6 Dec. 1865–22 Jan. 1928
Victor Blue, naval officer, was born in Richmond County of Scottish ancestry. His parents were John Gilchrist and Annie M. Evans Blue. Blue's father was a colonel in the Confederate Army; his grandfather, John Blue, was a colonel in the War of 1812; and two of his great-grandfathers served as captains: John Blue in the Continental Army and John Gilchrist in the British navy. Blue's father was a member of the North Carolina delegation considering the issue of secession from the Union and voted to secede, later raising a company and fighting with Robert E. Lee in the Army of Northern Virginia until the surrender at Appomattox.
Blue's family moved to Marion, S.C., when he was still a baby. His mother's family had long been prominent in South Carolina affairs, one member having served as governor of the state. Blue grew up in the area around Marion and was appointed to the U.S. Naval Academy on 6 Sept. 1883. He was graduated in 1887 and began a naval career spanning thirty-two years.
After graduating from the Naval Academy, Blue distinguished himself at various assignments during the course of several wars, rising to the rank of rear admiral on 1 Apr. 1919. He served in Quinnebaug, 1887–89; on the Pensacola, 1889–91; in Charleston, 1892; at the Navy Yard, Norfolk, 1892–93; on the Alliance, 1892–94; on the Charleston, 1894; on the Thetis, 1894–95; on the Bennington, 1895–96; and at the Naval Academy, 1896–98.
With the outbreak of the Spanish-American War in 1898, Blue was assigned to the Suwanee of the Atlantic Fleet commanded by Admiral William Sampson. Blue twice led expeditions behind the enemy lines near Santiago, Cuba, first to communicate with the insurgent general-in-chief Maximo Gomez on mainland Cuba and next to obtain information concerning the number and position of the ships in the Spanish Fleet commanded by Admiral Pascual Cervera y Topate. During this second mission, Blue placed the first American flag on Cuban soil and then traveled seventy miles on muleback to obtain his information, which led to the American victory in the Battle of Santiago de Cuba on 3 July 1898. For his actions, Blue was awarded the Special Meritorious Medal and advanced five numbers in rank by the president.
Blue continued his naval service. He was commander of the Yorktown, Pacific Station, 1910, and chief of staff, Pacific Fleet, 1910–11; on 25 May 1911 he was made a member of the General Board of the Navy Department. In 1913, while still only a commander, Blue was assigned as chief of the Bureau of Navigation of the Navy Department. He held this position with the rank of rear admiral from 26 Mar. 1913 until 10 Aug. 1916. During World War I he commanded the battleship Texas, operating with the British Grand Fleet under Admiral David Beatty in the North Sea. He took part in receiving the surrender of the German Fleet on 21 Nov. 1918 and was reappointed chief of the Bureau of Navigation, 16 Dec. 1918. For his service in the war he received the U.S. Navy's Distinguished Service Medal with the citation, "For exceptionally meritorious service in a duty of great responsibility . . . ," and was decorated commander of the Order of Leopold by the king of Belgium.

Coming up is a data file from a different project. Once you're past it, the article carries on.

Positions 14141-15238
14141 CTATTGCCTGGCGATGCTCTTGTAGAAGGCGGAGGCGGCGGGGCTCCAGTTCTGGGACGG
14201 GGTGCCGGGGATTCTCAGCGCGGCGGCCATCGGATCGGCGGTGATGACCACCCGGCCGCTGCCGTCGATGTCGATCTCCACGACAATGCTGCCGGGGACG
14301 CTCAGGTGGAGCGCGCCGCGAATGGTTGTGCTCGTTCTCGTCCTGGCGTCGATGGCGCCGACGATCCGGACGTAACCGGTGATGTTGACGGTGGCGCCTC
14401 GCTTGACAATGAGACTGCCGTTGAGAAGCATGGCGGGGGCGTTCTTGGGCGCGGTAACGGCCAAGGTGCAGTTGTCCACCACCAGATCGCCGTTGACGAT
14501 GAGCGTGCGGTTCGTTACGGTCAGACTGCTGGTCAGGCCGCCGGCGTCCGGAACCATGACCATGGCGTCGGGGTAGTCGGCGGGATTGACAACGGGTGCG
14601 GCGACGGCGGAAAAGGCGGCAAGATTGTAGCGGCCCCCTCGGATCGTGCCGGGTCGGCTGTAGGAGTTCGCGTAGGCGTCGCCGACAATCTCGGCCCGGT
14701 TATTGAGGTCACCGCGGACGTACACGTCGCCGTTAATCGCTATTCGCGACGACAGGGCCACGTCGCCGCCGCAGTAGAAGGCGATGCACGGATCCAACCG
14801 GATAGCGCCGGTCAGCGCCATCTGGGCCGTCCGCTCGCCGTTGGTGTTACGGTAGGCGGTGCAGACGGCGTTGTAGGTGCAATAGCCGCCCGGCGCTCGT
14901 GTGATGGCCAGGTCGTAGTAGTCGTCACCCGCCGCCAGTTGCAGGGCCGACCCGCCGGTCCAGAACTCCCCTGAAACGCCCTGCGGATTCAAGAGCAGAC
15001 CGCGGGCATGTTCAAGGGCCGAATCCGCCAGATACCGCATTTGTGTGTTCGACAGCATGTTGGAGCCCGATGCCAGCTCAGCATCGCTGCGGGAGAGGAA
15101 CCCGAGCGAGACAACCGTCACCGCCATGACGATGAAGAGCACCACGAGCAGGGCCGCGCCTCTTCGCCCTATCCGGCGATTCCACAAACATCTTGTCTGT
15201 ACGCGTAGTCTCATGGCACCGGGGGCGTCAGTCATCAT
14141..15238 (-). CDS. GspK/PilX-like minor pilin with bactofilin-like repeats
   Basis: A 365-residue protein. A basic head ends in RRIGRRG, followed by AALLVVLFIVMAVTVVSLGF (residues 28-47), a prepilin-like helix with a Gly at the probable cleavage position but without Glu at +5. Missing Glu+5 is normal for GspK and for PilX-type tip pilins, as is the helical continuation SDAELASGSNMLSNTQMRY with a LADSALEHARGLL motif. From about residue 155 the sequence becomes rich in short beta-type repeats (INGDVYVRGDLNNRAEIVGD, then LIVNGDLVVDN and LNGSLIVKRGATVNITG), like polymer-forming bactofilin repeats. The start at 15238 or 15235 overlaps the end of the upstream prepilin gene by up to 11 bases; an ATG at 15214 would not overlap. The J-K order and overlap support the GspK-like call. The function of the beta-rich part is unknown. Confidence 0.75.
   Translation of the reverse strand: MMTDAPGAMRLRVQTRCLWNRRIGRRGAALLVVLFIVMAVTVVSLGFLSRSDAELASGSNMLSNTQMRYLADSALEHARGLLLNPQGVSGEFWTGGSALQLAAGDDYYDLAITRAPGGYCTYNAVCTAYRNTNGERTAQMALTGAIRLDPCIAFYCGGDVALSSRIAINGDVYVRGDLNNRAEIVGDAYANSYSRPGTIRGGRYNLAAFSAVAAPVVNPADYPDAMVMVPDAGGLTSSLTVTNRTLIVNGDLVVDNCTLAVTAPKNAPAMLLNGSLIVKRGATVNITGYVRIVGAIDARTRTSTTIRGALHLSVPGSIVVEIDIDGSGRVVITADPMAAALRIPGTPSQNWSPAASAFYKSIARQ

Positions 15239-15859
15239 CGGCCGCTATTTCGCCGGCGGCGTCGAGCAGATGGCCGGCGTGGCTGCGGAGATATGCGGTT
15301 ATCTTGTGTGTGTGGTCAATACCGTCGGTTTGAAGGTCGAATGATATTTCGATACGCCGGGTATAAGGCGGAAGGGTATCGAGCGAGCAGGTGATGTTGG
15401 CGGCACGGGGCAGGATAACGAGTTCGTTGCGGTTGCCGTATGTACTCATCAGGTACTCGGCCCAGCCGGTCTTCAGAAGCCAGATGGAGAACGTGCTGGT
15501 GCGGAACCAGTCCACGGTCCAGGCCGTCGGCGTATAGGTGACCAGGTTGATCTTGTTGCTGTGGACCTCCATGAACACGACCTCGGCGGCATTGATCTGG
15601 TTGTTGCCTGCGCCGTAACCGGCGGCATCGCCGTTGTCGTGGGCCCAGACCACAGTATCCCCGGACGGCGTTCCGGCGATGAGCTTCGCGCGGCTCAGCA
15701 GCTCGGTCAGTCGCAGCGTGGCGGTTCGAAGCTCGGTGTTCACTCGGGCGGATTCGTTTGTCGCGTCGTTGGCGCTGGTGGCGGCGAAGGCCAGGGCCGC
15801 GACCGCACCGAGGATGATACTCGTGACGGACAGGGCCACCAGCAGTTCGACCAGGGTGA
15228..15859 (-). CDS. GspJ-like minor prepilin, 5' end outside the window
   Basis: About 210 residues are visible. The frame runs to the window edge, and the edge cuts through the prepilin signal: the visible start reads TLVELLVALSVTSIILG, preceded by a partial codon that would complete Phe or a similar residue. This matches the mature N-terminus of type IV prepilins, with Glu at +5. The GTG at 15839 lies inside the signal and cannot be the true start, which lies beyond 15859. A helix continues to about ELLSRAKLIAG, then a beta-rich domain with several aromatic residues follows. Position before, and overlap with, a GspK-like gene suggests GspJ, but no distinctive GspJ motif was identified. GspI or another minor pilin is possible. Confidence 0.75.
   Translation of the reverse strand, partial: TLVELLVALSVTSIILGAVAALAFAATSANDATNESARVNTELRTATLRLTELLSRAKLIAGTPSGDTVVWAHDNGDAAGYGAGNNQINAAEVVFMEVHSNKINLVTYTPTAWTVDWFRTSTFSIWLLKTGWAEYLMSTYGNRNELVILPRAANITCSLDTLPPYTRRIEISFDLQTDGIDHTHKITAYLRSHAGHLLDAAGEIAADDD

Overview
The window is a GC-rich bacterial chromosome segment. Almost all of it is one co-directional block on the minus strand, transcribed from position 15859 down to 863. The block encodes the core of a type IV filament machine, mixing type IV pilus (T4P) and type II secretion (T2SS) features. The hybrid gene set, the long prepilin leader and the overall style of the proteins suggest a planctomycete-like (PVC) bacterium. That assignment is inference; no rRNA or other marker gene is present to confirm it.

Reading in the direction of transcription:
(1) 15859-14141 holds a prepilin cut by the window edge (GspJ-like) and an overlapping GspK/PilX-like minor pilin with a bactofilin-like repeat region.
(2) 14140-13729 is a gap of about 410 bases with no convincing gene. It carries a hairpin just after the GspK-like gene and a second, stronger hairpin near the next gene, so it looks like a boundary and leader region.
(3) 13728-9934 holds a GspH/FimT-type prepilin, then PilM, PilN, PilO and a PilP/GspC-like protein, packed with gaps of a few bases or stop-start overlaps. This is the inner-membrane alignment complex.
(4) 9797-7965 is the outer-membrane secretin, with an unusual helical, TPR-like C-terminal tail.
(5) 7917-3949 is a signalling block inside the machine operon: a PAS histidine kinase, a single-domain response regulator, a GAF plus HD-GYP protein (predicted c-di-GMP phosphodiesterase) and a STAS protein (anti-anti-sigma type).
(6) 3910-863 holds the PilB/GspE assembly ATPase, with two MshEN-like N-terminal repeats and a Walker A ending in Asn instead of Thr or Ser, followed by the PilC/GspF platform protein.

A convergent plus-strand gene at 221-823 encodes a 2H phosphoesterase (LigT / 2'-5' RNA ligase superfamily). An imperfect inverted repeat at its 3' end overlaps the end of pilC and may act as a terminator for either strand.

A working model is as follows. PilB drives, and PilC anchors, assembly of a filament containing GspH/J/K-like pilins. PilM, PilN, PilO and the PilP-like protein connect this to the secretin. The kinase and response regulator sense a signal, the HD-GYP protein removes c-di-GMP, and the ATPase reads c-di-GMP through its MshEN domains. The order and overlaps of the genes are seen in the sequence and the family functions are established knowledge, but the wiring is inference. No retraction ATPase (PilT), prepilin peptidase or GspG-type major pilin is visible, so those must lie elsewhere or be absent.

Blue retired on 11 July 1919. He died at his home in Ft. George, Fla. In 1935, Destroyer No. 387 of the U.S. Navy was named the U.S.S. Blue in his honor.
Blue married Eleanor Foote Stuart on 17 Oct. 1899.
Charlotte Observer, 1898.
Raleigh News and Observer, 5 July 1935.
Who Was Who in America, vol. 1 (1943).
Victor Blue Papers, 1884-1919 (collection no. 02795). The Southern Historical Collection. Louis Round Wilson Special Collections Library. University of North Carolina at Chapel Hill. http://www.lib.unc.edu/mss/inv/b/Blue,Victor.html (accessed May 6, 2013).
Blue Family’s Navy Connection Comes Full Circle, Official Blog of the U.S. Navy: http://navylive.dodlive.mil/2012/10/19/blue-familys-navy-connection-comes-full-circle/
Victor Blue. Created between 1908 and 1919. Image courtesy of Library of Congressin the National Photo Company Collection. Available from http://www.loc.gov/pictures/resource/npcc.19737/ (accessed May 6, 2013).
Victor Blue. Created between between 1890 and 1901. Image courtesy of Library of Congress in the Detroit Publishing Company Photograph Collection. Available from http://www.loc.gov/pictures/resource/det.4a15097/ (accessed May 6, 2013).
1 January 1979 | Gainor, Samuel M.